The fifth Middlesbrough Art Weekender (MAW) brings together the work of over seventy-five artists to form the North East’s largest annual contemporary art festival. This year’s title, power POWER, couldn’t be more relevant and urgent, and comes at a time when allegations of governmental and institutional incompetence and corruption are constantly circulating and when the cost-of-living crisis, ingrained inequalities and injustices are triggering anger and fear for many people. Drawing together artists who disrupt ideological, economic, class and gender structures, curators Anna Byrne, Kyp Kyprianou and Liam Slevin have co-constructed a dynamic programme of exhibitions, public interventions, talks and workshops which questions how official power is wielded and how unofficial power is expressed.
The work of renowned artist and ‘anarchitect’ Gordon Matta-Clark, whose Day’s End (1975) and Splitting (1974) were highlights of last year’s MAW, is once again present for 2022. Less spontaneously performative, but perhaps even more subversive and conceptual, Matta-Clark’s Reality Properties: Fake Estates (1973) was made concurrently with his large-scale works that cut into abandoned buildings on empty lots and demonstrates a sense of social awareness and direct engagement with the urban environment that is echoed in MAW’s curatorial approach. Matta-Clark burrowed deep into an examination of New York as site and subject, uncovering the fragility of the delineated urban grid and the official systems that support it. Central Middlesbrough itself is laid out on a traditional grid system, diverging from the more historic part of town that used the winding river Tees as a starting point. Like many parts of New York, the town is the site of a string of building projects on land long dormant, which opponents to regeneration have labelled vanity projects by elected officials. In common with other UK coastal sites, Middlesbrough also sits in a sub-region where the ownership, regulation and governance of a potential freeport is currently a highly debated subject.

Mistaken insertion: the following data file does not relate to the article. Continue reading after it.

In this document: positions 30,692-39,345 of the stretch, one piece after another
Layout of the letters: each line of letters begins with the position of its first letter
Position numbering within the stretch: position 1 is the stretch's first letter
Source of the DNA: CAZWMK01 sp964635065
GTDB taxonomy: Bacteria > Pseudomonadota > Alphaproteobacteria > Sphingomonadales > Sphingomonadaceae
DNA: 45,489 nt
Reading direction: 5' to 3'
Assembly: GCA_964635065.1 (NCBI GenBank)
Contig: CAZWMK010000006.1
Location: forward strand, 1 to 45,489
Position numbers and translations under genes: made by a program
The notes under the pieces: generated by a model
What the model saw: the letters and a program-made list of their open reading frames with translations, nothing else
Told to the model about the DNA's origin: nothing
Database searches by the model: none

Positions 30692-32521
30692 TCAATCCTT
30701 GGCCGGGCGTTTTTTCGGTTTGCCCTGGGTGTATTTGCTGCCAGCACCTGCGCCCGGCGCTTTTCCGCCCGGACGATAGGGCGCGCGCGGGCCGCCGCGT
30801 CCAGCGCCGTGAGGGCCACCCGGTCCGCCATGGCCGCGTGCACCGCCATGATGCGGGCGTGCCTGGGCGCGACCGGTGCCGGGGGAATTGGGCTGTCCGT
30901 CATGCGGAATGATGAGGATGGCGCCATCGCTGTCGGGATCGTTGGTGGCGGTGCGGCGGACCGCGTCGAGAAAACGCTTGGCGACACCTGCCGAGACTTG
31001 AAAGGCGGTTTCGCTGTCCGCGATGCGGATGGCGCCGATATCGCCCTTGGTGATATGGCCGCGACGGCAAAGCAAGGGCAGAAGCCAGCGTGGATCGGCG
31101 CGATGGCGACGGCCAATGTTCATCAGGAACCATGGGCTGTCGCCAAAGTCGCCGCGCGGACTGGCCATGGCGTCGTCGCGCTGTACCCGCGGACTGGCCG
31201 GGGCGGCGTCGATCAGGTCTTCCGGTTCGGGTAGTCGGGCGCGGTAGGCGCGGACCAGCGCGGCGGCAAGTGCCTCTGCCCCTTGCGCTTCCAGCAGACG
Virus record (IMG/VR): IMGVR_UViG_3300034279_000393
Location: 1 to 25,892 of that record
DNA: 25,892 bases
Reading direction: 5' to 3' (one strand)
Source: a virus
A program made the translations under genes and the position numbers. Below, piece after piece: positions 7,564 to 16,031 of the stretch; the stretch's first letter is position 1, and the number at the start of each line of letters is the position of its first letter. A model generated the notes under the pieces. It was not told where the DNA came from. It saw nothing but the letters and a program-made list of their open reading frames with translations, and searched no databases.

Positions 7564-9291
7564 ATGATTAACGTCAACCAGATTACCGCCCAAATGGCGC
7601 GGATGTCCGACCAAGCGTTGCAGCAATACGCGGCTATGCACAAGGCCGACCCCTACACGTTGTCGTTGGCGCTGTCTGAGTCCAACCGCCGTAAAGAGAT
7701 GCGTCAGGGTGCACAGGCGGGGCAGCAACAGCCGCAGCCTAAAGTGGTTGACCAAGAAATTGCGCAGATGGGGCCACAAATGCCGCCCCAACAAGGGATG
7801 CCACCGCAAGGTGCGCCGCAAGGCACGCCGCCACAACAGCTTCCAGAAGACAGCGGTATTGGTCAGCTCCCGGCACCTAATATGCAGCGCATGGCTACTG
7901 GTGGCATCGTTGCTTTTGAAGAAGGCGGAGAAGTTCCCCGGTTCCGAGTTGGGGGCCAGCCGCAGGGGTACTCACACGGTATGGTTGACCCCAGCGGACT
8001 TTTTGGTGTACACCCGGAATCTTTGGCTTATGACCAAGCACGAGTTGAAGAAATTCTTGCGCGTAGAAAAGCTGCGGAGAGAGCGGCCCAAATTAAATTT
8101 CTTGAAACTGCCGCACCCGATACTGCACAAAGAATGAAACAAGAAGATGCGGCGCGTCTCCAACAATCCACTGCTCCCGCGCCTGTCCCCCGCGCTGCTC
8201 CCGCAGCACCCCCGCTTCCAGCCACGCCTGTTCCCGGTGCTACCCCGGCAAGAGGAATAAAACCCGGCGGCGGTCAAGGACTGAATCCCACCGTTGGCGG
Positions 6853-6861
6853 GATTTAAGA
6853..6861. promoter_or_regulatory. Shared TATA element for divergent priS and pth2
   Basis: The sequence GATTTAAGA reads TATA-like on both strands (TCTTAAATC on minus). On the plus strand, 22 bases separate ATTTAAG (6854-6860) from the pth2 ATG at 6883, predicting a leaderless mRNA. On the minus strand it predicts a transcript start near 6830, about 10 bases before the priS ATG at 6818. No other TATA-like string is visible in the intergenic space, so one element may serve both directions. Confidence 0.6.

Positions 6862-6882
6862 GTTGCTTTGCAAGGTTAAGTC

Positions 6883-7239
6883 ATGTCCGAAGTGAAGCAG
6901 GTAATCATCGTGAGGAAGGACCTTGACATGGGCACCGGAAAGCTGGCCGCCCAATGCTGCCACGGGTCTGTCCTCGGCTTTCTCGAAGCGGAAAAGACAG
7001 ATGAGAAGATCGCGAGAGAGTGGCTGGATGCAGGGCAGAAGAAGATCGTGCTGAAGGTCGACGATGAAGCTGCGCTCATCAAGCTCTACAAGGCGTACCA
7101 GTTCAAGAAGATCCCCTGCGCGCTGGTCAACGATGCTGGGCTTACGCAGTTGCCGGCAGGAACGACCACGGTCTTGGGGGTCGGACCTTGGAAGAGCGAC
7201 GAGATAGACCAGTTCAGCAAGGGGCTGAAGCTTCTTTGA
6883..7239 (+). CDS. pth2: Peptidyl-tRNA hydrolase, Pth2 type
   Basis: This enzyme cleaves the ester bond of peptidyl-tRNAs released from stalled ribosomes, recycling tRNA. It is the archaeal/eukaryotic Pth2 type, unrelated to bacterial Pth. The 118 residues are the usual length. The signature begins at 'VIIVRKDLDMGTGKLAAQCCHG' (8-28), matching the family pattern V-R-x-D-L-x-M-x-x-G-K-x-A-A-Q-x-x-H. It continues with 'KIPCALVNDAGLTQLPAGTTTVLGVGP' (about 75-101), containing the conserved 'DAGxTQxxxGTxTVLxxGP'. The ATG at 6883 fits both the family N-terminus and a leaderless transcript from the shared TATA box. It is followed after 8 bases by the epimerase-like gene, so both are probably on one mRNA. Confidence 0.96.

Back in 1970s’ New York, Matta-Clark purchased ‘gutterspaces’ at auction in order to critique the material and symbolic value systems of territory and real estate that still operate today. He used urban mapping techniques to document these voids or gaps between buildings, to produce an absurdist concept of impossible future construction. Matta-Clark died before realising his plans and, in an ironic loop, the plots were taken back into city hands due to non-payment of land tax after his death. Matta-Clark’s work for Fake Estates, which can be seen during MAW as photographs and facsimile documentation, was eventually reworked by his wife, Jane Crawford, emphasising the importance of archives to our relationship with the past and harnessing the power of resistance to the closed-loop of market forces, even in the posthumous absence of the artist. A new site-specific installation by Bobby Benjamin, Teesside-based artist and co-director of Middlesbrough art space Pineapple Black, will build cross-generational connections with wider themes found in Matta-Clark’s practice through the reclamation, remediation and reuse of found objects and graffiti from specific Teesside sites and workplaces. This will be further contextualised in a panel discussion around power and the built environment.